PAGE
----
The report further states that at 1.7 and 1.8oC degrees of warming, half of the total human population will be exposed to life-threatening heat and humidity. Predictably, it is the people and nations who have contributed least to global emissions that will experience climate impacts first and worst. At 1.6oC of warming, 8% of farmland will not be useable. This will lead to even greater food insecurity, poverty, and stunting in the Global South. The list, of current and future impacts, could go on.
Amid everything else, these stark warnings did not inspire response from Boris Johnson or Keir Starmer in the UK, or Joe Biden in the US. That was left to their designated climate surrogates. John Kerry, the US’ Special Presidential Envoy for Climate, said the report ‘paints a dire picture’ and describes ‘the terrible risks to our planet if we continue to ignore science’. Alok Sharma, the Tory government’s President of COP26, said: ‘Countries need to take action now.’
The publication of these reports has become a ritualistic opportunity for representatives of the ruling class to bolster their eco-reputations while doing nothing. We are patronised with solemn words about the threats we face, hypocritical calls to ‘action’, and the unconvincing proclamations about the need for ‘hope’.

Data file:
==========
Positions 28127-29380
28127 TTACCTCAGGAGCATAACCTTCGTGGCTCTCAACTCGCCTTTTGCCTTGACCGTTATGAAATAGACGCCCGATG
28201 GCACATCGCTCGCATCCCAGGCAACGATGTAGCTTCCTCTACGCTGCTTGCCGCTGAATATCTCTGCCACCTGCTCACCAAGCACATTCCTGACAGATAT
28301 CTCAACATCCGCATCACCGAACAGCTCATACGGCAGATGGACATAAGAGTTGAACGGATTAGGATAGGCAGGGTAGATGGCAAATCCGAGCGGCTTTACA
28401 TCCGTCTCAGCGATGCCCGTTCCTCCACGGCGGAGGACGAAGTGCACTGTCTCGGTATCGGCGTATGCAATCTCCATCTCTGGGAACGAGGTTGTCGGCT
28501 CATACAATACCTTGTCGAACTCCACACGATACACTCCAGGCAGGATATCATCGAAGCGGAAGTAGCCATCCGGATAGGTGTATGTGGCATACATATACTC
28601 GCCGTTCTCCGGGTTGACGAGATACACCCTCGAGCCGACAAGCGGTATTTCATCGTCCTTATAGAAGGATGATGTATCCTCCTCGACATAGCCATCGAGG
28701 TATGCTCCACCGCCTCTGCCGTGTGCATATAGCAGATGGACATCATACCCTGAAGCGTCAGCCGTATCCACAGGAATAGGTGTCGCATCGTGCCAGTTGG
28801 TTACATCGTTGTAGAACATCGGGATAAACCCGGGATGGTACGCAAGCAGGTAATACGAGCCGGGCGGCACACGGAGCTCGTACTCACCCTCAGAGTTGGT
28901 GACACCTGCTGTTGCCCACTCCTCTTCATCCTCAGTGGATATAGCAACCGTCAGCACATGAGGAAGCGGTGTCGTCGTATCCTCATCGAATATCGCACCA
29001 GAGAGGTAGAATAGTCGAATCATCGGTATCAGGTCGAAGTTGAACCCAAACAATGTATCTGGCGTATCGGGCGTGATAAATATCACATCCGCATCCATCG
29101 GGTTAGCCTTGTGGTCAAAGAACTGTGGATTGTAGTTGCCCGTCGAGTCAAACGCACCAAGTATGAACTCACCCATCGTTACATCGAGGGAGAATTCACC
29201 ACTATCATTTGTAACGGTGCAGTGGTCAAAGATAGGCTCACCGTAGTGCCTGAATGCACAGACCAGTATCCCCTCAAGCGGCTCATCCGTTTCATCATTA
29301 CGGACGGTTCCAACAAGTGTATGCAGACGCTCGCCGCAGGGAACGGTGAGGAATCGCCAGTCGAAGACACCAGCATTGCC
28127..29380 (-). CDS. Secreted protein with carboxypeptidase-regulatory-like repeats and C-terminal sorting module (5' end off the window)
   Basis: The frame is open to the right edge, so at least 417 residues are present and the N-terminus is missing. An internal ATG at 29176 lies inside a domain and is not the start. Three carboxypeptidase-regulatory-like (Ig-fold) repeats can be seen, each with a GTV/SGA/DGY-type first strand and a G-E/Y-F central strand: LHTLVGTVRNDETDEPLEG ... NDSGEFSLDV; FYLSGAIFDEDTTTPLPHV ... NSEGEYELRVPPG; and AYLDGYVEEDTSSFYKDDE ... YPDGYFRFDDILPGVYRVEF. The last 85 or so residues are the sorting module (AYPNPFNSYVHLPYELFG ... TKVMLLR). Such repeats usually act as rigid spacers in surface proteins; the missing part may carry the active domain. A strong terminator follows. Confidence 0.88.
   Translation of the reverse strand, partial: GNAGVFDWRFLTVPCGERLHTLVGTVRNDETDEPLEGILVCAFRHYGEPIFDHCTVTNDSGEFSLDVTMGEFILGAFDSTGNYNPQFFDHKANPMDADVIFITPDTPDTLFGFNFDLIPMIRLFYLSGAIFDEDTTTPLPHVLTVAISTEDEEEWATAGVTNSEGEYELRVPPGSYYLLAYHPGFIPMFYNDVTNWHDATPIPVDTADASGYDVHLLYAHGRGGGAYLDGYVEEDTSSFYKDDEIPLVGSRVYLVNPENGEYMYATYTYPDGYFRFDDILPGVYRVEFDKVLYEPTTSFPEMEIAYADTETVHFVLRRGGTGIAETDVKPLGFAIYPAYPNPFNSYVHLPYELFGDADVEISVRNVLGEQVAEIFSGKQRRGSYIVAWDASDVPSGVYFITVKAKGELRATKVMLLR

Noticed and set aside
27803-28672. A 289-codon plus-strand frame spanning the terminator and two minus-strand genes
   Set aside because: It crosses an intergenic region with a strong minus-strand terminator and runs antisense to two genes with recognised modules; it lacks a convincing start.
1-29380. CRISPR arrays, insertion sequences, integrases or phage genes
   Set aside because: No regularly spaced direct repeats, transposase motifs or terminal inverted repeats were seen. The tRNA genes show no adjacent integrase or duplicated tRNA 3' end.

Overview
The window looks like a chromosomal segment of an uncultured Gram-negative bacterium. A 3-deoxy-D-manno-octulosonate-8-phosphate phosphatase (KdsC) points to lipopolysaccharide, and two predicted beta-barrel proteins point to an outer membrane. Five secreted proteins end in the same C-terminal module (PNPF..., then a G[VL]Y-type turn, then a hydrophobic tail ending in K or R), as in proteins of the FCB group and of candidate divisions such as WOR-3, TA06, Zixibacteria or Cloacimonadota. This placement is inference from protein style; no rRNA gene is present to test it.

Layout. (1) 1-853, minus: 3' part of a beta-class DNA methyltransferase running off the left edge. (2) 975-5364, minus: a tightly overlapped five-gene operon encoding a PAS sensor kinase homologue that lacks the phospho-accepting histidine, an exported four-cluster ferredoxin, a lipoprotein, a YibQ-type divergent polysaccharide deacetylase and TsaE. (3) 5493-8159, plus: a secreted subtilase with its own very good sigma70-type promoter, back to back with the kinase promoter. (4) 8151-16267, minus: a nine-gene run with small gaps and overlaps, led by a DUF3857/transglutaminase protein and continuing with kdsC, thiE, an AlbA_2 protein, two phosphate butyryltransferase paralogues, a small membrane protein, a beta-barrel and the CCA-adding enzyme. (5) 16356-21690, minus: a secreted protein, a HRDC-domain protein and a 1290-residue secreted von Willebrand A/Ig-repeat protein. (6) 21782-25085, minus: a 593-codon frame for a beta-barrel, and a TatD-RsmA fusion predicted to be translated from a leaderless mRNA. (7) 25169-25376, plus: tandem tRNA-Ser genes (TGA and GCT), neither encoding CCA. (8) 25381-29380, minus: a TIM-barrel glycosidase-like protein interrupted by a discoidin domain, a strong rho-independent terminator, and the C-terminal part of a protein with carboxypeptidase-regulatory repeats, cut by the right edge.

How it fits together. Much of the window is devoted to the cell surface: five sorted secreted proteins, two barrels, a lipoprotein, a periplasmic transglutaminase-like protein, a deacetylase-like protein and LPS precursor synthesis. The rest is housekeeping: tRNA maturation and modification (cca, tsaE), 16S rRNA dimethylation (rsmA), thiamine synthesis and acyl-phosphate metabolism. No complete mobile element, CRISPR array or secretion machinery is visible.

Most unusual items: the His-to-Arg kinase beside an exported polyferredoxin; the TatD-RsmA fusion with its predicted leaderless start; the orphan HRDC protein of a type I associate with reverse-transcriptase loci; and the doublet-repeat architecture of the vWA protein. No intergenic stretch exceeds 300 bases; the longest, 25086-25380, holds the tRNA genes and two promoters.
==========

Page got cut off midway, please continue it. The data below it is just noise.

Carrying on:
These hollow words come from individuals with a disproportionate amount of governmental power to stop ignoring the science and take the action needed. They are the ‘representatives’ who cheer net-zero targets (like the UK’s) which guarantee mass death. They are from the Western governments which have refused to provide adequate finance for poorer countries struggling to mitigate and adapt. The IPCC report itself declares that the availability of such finance is ‘insufficient’. The US contested the inclusion in the report of the phrase ‘loss and damage’ because they believe it put them too squarely on the hook for international financial compensation.
With meagre levels of investment, a cosy relationship with the fossil fuel industry, and a reliance on markets, these ‘leaders’ show that their primary concern is not averting climate catastrophe but maintaining the profitability of the status quo. Ed Miliband, Labour’s Shadow Climate and Net Zero Secretary, was bolder in his response to the report, tweeting: ‘Business as usual means catastrophe in a rapidly warming world.’ He’s right, but is Labour or any other major party really serious about what departing from ‘business as usual’ would mean?